With reference to FIG. 1, utilizing the interactive graphics software, the user is able to initiate the display of a log-log graph with a menu of key words that identify routines or procedures that can be accessed by the user during the analysis. With respect to the embodiment illustrated in FIG. 1, the ordinate of the log-log graph relates to pressure change while the abscissa of the log-log graph relates to elapsed time. To call up and display the experimental pressure data as a function of elapsed time, the user employs or activates the cursor to control the positioning of crossing vertical and horizontal sight lines to initiate the display of the diagnostic plot of experimental pressure data as a function of time. In addition, the enabling of the diagnostic plot feature also displays the derivative of the pressure as a function of elapsed time. The various points making up the pressure derivative curve are previously determined by the software which includes an algorithm for finding the pressure derivative points based on the experimental pressure data. After the pressure and pressure derivative curves are plotted or displayed on the computer terminal screen, the user is able to continue with the steps that are to be taken in finding a model or a theoretical curve that corresponds to the actual or experimental pressure data. Using the cursor again, the user next selects or triggers the key identified as "Stabil. Level" displayed on the computer terminal display screen. After this key is enabled, the horizontal and vertical sight lines are moved by the user's movement of the cursor to a position along the pressure derivative curve selected by the user until, as illustrated in FIG. 2, the crossing point of the horizontal and vertical sight lines identifies the point on the pressure derivative curve which the user has selected as best defining the pressure stabilization level.
A pressure stabilization level is selected on the pressure derivative curve because the magnitude of the dimensionless pressure stabilization level on this curve is known to always have a value of 0.5. Consequently, if the pressure stabilization level is found corresponding to the dimensionless pressure level of 0.5, the constant coefficient, or pressure match, relating the experimental pressure to the dimensionless pressure can be found.
More specifically, it is known that the late time data associated with the dimensionless pressure derivative curves merge into a straight line, along which straight line the magnitude of the dimensionless pressure is 0.5. This value is based on the fact that at late times infinite acting radial flow dominates and defines the fluid flow at such times. During infinite acting radial flow, dimensionless pressure is defined by:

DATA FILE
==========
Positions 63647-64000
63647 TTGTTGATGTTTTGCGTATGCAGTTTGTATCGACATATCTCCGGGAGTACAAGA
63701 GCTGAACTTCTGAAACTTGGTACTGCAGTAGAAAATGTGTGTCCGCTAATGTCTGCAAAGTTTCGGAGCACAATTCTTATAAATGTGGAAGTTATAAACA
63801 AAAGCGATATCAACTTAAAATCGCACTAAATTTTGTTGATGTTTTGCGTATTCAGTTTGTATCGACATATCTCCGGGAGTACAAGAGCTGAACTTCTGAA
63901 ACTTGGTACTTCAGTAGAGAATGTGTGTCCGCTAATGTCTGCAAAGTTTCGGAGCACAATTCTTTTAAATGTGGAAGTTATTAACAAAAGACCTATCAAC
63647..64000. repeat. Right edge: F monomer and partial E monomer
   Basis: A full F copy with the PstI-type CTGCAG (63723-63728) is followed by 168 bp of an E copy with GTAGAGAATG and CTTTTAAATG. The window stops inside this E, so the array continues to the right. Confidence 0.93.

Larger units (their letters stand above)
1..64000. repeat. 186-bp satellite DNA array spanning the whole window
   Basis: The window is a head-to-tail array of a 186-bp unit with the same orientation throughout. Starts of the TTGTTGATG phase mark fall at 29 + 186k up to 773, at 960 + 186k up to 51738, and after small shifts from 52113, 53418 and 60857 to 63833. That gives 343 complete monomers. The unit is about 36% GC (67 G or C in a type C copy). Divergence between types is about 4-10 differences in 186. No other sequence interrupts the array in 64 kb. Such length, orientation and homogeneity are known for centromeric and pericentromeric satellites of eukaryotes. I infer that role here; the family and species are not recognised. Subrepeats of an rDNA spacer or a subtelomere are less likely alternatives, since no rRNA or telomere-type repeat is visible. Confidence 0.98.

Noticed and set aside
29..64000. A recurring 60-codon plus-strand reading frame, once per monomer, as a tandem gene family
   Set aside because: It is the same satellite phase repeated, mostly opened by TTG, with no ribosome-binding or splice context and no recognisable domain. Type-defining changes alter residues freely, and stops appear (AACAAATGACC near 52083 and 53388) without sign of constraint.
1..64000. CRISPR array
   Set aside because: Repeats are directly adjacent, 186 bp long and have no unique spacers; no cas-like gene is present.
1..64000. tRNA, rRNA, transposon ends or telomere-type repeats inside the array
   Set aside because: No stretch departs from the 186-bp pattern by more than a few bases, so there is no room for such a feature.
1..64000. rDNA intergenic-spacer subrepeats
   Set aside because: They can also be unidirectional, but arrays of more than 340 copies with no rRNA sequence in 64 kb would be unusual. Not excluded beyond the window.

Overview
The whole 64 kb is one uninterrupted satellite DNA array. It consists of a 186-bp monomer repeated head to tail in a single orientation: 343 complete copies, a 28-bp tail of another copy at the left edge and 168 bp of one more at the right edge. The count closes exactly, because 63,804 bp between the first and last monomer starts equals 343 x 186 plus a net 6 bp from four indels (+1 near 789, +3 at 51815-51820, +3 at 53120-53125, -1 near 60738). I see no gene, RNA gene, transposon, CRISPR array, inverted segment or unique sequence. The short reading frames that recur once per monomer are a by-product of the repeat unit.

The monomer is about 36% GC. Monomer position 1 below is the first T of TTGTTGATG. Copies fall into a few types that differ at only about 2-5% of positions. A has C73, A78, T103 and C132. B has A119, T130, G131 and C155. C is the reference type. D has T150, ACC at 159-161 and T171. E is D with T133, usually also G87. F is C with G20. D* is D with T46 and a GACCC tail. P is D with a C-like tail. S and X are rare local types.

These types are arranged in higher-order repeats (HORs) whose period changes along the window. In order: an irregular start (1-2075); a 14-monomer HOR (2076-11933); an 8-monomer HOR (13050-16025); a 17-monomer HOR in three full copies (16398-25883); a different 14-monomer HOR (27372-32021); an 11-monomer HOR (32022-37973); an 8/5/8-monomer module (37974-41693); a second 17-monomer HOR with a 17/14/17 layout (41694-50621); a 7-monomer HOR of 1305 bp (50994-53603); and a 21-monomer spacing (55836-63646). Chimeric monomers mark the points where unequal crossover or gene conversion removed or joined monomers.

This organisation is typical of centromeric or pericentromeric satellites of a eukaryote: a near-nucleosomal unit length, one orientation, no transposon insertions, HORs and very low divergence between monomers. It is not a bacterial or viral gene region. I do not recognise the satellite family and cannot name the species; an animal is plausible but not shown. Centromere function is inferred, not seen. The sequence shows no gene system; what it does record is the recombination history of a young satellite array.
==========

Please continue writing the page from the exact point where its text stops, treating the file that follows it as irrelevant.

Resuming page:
p.sub.D =0.5[ln(t.sub.D /C.sub.D)+0.80907+ln(C.sub.D e.sup.2S)]
The derivative of this expression with respect to the natural log of dimensionless time is then:
Once the stabilization level has been selected by the user along the pressure derivative curve using the crossing of the horizontal and vertical sight lines, the cursor is activated to cause a horizontal straight line to be provided or drawn on the display screen through the pressure stabilization level on the derivative curve and through the ordinate of the log-log graph. The display of the horizontal straight line is provided by the interactive graphics software which identifies the location of the selected pressure stabilization level and acts to cause the straight line to be drawn or displayed. The graphics software also determines the magnitude of the pressure at that point along the pressure axis which is intersected by the horizontal straight line. This intercept value represents a magnitude of experimental pressure change that corresponds to the dimensionless pressure of 0.5.
More particularly, pressure match is defined by the ratio of dimensionless pressure change to a corresponding experimental pressure change. Since the magnitude of pressure match is constant for a particular diagnostic plot, to determine pressure match for such a diagnostic plot, it is only necessary to know or find one value of dimensionless pressure change and also the value of experimental pressure change that corresponds to this known value. Because the dimensionless pressure of 0.5 is a known value for infinite acting radial flow, it is only necessary to find its corresponding pressure This is accomplished by the software which determines the value of the intercept point. The software then determines the pressure match by dividing 0.5 by the value of the intercept point found by the graphics software. In the case of the embodiment illustrated in FIG. 2, the ordinate intercept pressure magnitude is about 74.0 and the pressure match equals about 0.00676.